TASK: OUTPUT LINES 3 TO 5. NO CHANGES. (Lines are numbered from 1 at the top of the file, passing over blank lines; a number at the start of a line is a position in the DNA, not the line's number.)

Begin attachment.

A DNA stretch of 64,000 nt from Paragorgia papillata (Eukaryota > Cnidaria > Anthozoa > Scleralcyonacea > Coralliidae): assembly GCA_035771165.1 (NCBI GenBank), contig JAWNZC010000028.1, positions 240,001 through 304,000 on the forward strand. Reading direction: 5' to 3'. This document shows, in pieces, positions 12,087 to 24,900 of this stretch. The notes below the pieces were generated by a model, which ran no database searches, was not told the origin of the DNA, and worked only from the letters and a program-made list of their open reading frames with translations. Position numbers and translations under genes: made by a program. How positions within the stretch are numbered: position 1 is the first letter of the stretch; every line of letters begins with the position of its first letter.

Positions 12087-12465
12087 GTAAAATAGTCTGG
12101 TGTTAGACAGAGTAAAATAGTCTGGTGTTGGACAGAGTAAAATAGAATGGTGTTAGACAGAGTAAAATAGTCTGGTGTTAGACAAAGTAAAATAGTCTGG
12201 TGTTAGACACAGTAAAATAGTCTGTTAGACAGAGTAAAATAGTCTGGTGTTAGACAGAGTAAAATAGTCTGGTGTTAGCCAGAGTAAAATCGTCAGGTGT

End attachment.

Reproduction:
12087 GTAAAATAGTCTGG
12101 TGTTAGACAGAGTAAAATAGTCTGGTGTTGGACAGAGTAAAATAGAATGGTGTTAGACAGAGTAAAATAGTCTGGTGTTAGACAAAGTAAAATAGTCTGG
12201 TGTTAGACACAGTAAAATAGTCTGTTAGACAGAGTAAAATAGTCTGGTGTTAGACAGAGTAAAATAGTCTGGTGTTAGCCAGAGTAAAATCGTCAGGTGT